NASA eyes versatile carbon-nanotube technology for spaceflight

These images, taken with an electron microscope, show the patterned nanotubes that would operate as electron emitters in a new instrument now being developed for analyzing extraterrestrial samples. The right image is a close-up of one of the bumps. Credit: NASA

An ultra-dark coating comprised of nearly invisible shag rug-like strands made of pure carbon is proving to be highly versatile for all types of spaceflight applications.

In the most recent application of the carbon-nanotube coating, optical engineer John Hagopian, a contractor at NASA’s Goddard Space Flight Center in Greenbelt, Maryland, and Goddard scientist Lucy Lim are growing an array of miniscule, button-shaped bumps of multi-walled nanotubes on a silicon wafer.

The dots, which measure only 100 microns in diameter—roughly the size of a human hair—would serve as the “ammunition” source for a mini-electron probe. This type of instrument analyzes the chemical properties of rocks and soil on airless bodies, like the Moon or an asteroid.

Although the probe is still early in its technology development, it’s showing promise, said Lim, who is using funding from NASA’s Planetary Instrument Concepts for the Advancement of Solar System Observations Program, better known as PICASSO, to advance the concept.

The Nanotech-Sized Electron Gun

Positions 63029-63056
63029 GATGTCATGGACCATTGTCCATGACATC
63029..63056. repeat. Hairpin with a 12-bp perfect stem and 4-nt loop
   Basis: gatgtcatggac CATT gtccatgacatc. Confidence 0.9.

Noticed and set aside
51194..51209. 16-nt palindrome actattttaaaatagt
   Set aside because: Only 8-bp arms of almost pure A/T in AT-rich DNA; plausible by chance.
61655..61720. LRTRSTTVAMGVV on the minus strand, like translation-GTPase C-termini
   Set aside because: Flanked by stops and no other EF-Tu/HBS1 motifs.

Key to Lim’s instrument, of course, are the carbon nanotubes, which are excellent electron emitters. Discovered in 1991, these structures also exhibit an array of useful electronic, magnetic and mechanical properties.

To create these highly versatile structures, technicians place a silicon wafer or some other substrate inside a furnace. As the oven heats, they bathe the substrate with a carbon feedstock gas to produce the thin coating of nearly invisible hair-like structures.

For the electron emitter, Hagopian and Lim are using this technique to grow tiny, circular dots of carbon nanotubes in a grid pattern that Goddard’s detector branch fashioned using photolithography. Positioned above and below the lattice of dots are silicon wires or traces and a grid that produce two different voltages. These voltages create an electrical field that activates the release of electrons contained within the carbon-nanotube bumps or forests.

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